Monday, November 2, 2009


Some days I wonder about the human race.  Are we here to hinder one another or are we here to help each other? 

There appear to be some people who seem to take great delight in just making things harder for everybody else.

Train ticket collectors for example.  Not the ones who go through the train checking or selling tickets - I generally find them to be ok.  No I mean the mean ones standing at the gate in full regalia.  When their uniform has gone to their head.   Isn't it a given that when travelling - a person is often a bit stressed, with crowds to fight through, bags to (wo)manhandle,  trains to catch, connections to make (other trains to catch).  Stifling, sweaty, dirty airless air to negotiate.  And then you get to the gate, the collector is talking with a colleague and pretends not to notice the queue forming and finally: "You can't use this ticket before 10.30" or "Just you wait a moment" or "Where's the other part of your ticket" and "Why don't you just lick my boots and then I might let you through" (I made that up).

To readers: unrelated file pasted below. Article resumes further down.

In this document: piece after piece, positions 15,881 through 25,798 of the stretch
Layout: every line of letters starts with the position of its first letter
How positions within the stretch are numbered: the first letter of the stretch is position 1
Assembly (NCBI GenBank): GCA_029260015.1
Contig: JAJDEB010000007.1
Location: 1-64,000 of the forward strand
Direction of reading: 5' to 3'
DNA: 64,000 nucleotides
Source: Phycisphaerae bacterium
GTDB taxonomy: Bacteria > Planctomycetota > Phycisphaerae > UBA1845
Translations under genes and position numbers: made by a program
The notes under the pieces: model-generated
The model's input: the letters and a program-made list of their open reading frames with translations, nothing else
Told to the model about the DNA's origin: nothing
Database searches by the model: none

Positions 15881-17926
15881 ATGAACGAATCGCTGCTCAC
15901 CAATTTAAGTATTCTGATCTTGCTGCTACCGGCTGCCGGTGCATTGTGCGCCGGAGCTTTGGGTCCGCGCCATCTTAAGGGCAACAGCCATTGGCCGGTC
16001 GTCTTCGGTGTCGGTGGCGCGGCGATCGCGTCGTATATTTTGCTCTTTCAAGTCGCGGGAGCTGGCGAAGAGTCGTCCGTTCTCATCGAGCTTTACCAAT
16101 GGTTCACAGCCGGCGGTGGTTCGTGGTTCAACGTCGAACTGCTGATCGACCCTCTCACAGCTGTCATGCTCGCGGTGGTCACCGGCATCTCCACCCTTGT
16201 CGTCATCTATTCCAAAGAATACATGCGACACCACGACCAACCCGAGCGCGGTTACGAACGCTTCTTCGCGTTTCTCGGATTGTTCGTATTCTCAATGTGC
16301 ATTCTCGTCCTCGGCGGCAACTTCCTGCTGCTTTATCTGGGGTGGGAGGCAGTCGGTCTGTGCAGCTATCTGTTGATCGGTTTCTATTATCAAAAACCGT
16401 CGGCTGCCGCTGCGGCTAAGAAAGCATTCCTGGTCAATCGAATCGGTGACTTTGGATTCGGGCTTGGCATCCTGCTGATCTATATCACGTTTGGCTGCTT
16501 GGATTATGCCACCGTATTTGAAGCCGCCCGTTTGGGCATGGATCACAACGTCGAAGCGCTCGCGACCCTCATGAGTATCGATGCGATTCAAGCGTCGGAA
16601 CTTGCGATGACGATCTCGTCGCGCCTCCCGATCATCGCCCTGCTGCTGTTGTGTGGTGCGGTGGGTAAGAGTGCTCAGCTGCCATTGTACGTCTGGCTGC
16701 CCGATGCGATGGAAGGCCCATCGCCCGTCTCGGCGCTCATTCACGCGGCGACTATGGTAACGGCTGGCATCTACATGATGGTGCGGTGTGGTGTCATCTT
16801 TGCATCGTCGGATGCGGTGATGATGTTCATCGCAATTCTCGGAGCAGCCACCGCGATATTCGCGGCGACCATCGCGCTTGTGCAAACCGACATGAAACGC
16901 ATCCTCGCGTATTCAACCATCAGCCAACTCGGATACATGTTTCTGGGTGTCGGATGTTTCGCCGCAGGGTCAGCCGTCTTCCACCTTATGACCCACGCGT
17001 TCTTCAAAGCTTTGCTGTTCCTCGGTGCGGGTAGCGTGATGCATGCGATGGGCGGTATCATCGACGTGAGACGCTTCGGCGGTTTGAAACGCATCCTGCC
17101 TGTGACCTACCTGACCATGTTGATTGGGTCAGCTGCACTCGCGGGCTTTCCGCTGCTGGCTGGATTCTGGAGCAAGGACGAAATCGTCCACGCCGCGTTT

Anyway they are can't people.  I met another one today in a charity shop of all places (usually they are brilliant people) - no I was not buying the duck.   I tried to buy a collection of piano music using a £2 coin given to me by another charity shop (still not the duck) - the lady wasn't having any of it "I can't take that it doesn't look real - it's too shiny".

My parents are brilliant - "there is no such thing as can't" we learned early on (go back to previous post of Seven Sisters 'Exfoliation' - they were used to the underground looking like that - ticket collectors were pleasant, friendly people then) and they brought us lot up to be fairly decent people (no easy task).  However, I discovered that in their younger days they'd gone to Paris and to the Folies Bergere.  Hmmmm.  I have a superb pair of brass theatre glasses given to me by Mum that I am convinced still has one of Dad's eyelashes glued to it from that time. 

Josephine Baker in her banana dress probably wasn't there then as they are not THAT old.  Although she might have been because she was definitely a can person.   Ms Baker was a tour de force in her time, apart from working in the Folies Bergere and Vaudeville she was active in the US Civil Rights Movement, was given a Medal of Honour for her work in the French Resistance and was adored by Picasso, Hemingway, EE Cummings, Alexander Calder and Castro to name a tiny few.

Just up the road at the Moulin Rouge the CanCan was in full swing.  It wasn't just the absinthe, they also had their own spirit.  No Edible Panties needed there.

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